Uber was started in San Francisco in 2008, as a car-sharing service for a small group of friends. In just a few short years, the company has changed the model of public transportation across the globe. The Uber network now extends across 68 countries and 400 cities, and delivers packages as well as people.
Special spinoffs such as uberX, which uses hybrid vehicles and uberPOOL, which allows ride-sharing is making the Uber experience more affordable than ever before, expanding the market. Of course, Uber still faces regulatory challenges, but no doubt this new business model is here to stay.
One of the most amazing effects of this new ride-sharing economy is the decrease in DUIs in cities where Uber operates. A study in Seattle, which even included the shift in incidents resulting from the legalization of recreational marijuana, showed that DUI arrests decreased by more than 10 percent as a result of the Uber service. Other research is now indicating that Uber is having an impact on reducing drunk-driving fatalities in California, with an over 5 percent drop in these casualties. If the “Uber effect” can be shown to hold true nationwide, this would mean a savings of $37 billion a year in medical and legal costs, as well as saving an estimated 500 lives.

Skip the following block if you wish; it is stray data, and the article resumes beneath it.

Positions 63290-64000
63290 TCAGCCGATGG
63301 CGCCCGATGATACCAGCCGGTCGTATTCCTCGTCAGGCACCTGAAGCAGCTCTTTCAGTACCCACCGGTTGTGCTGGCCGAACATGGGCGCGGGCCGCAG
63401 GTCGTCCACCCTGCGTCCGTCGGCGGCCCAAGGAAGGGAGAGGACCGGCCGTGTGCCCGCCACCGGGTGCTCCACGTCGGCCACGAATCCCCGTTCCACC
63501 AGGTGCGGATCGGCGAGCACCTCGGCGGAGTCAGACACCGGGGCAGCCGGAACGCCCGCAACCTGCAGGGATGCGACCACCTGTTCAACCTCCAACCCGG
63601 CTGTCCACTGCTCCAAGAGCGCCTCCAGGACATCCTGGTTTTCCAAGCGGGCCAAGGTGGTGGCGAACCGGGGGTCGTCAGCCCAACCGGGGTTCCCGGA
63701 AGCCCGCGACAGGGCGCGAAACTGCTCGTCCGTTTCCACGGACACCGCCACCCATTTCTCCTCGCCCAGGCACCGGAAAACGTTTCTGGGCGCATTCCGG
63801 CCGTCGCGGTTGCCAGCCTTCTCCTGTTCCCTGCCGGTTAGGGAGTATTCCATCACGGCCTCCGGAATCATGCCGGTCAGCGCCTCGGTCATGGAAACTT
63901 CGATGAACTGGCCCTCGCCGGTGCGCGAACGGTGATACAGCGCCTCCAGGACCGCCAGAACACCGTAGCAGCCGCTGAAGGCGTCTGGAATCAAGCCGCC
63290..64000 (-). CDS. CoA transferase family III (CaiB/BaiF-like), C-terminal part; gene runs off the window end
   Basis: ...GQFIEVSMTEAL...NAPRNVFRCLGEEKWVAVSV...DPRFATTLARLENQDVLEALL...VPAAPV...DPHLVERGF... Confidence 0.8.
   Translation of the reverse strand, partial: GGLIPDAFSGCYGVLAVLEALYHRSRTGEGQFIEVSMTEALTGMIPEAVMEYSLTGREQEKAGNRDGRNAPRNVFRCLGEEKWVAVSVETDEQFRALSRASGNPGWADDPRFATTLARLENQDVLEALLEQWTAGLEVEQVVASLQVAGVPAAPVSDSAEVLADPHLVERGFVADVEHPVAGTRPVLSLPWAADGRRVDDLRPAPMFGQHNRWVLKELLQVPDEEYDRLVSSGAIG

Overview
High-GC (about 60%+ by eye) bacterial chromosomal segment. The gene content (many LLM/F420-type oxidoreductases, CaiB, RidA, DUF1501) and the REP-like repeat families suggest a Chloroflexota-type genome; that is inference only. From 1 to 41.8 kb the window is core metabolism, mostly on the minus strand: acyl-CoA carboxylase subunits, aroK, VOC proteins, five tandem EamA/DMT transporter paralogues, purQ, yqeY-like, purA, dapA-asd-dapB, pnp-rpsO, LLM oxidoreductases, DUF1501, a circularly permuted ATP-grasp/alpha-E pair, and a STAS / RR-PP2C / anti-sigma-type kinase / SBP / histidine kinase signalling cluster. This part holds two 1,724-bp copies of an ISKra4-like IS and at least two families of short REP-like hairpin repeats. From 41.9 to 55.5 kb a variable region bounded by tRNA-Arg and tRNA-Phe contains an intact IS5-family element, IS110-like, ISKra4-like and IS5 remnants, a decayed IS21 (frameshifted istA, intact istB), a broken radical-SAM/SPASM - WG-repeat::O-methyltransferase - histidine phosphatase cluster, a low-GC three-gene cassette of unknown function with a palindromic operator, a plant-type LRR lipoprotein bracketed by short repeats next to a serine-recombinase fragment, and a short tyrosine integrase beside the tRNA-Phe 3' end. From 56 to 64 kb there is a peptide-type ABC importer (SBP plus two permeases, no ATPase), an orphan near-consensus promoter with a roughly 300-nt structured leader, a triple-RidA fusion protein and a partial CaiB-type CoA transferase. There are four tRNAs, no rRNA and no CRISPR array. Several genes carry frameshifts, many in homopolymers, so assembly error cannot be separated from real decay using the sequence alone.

You may think that someone who is drunk would not have the presence of mind to order an Uber ride on a phone app; but in reality, impaired people love to use Uber because the app is so easy to use and the service is so convenient. The customer is told exactly how long they will have to wait, which is a huge factor in the decision making of someone who has been drinking. No doubt, we have not heard the last word on the social changes this service is bringing to the world of transportation.